My favorite new brand experience (though not really new, just new to me) is the Lush soap store, which opened a branch in SF a couple of months ago, but which has been in Europe for about eight years. Lush is built on a simple premise: they sell soap as if it was food. They take all of the symbolism of a gourmet deli and map it to soap: big pieces of soap get cut into small chunks and sold by weight, products are labeled as to whether they're vegan, big wooden bins are filled with spheres (is it an orange or a bath bomb?), etc. What's most interesting to me about it is that it's a brilliant insight about how people--women, really, since I'm sure their target market is at least 80% female--shop for "intimate consumables" (for lack of a better term). In a food store, quality is usually judged by how something looks, how it feels to touch it and, most importantly, how it smells. Traditional soap tried to hide all three (except for smell, which leaked out of packages not really designed to let it out). It's an admission that factors such as how well something works or how well it was made or where it was made don't really matter: what matters is the immediate experience. It's also an interesting counterpoint to the presentation of cosmetic products as a kind of medicine, which is the other big trend. Sephora looks like a high-class drug store, with the implication that you need to trust them to make something so high tech that you'll never understand it, but it'll be good for you. Lush makes everything seem so low tech that you feel comfortable choosing simply on immediate experience and impulse.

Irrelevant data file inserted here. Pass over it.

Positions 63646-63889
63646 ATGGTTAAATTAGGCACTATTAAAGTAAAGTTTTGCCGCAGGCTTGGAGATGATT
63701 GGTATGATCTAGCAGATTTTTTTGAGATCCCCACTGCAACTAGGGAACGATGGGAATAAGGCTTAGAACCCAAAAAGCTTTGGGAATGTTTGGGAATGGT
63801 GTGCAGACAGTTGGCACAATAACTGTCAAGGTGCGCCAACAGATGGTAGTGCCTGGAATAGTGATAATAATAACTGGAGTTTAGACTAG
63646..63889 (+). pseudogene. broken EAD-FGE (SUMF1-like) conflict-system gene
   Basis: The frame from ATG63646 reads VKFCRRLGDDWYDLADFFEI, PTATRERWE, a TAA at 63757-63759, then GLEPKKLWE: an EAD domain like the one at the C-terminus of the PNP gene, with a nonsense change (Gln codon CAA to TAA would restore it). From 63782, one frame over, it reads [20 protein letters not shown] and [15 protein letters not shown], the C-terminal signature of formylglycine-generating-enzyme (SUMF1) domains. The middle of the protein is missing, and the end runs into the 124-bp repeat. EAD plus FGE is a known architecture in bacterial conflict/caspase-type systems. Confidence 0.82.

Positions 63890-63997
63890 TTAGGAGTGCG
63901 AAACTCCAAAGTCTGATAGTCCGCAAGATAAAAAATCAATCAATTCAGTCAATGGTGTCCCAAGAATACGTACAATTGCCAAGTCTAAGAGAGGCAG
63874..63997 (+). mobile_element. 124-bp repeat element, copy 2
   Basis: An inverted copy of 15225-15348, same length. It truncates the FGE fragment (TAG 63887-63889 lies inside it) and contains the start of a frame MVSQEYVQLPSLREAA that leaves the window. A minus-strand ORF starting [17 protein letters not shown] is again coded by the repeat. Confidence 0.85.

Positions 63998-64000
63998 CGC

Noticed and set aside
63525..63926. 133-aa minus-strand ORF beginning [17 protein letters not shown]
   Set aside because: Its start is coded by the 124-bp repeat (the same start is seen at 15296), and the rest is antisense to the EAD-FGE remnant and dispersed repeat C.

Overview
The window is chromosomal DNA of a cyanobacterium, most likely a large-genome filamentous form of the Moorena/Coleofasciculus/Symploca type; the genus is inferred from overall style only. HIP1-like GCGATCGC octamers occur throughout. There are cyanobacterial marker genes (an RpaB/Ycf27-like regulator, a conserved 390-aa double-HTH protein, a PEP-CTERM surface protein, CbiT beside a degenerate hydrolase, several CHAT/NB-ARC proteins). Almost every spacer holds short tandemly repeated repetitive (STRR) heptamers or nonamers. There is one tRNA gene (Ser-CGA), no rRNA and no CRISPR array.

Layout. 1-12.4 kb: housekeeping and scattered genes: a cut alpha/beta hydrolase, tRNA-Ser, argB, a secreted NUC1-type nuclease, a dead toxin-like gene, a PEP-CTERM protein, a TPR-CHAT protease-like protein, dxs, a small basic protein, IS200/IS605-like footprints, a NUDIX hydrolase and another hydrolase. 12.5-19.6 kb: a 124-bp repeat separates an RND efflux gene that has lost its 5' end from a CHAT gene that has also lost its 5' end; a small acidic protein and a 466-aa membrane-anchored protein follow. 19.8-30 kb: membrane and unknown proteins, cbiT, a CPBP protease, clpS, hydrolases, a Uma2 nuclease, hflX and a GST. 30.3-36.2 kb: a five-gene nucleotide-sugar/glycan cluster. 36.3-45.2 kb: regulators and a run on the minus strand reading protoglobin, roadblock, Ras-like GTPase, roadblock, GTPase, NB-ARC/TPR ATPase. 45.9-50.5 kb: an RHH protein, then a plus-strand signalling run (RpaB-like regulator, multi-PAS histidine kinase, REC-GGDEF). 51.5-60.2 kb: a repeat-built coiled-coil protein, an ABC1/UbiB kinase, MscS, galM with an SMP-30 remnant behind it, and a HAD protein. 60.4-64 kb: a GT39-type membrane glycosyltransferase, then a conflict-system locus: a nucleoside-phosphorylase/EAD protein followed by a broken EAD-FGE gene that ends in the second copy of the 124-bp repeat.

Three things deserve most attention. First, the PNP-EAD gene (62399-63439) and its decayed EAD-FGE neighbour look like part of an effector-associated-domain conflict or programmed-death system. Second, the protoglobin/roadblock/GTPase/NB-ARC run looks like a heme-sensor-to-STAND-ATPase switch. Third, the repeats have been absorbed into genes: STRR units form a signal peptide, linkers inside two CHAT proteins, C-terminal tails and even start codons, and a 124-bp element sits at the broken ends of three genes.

The insight that people shop for these goods by immediate kinesthetic experience, and the soap-food remapping that follows it, is really fascinating to me. It's a small shift that creates a whole world of design ideas. It's almost dream-like in its simplicity ("doctor, I had this dream where I walked into the deli and all of the food was made of soap..."). What's also interesting is how it's all about the trade dress, the look and feel of the store, and not really about a designed brand identity. The Lush logo doesn't look like their store, and they don't seem to have a particularly consistent visual presentation (for a $60 million company, their Web site looks almost amateurish), but the trade dress is so strong, that it may not matter (and maybe they're trying to look rough around the edges--but I kinda doubt it...).
The futurists, who liked to play with the idea of food (make food look like things that are inedible! Make things that aren't food look like food!), would be proud.

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This page contains a single entry by Mike Kuniavsky published on December 29, 2003 5:34 PM.

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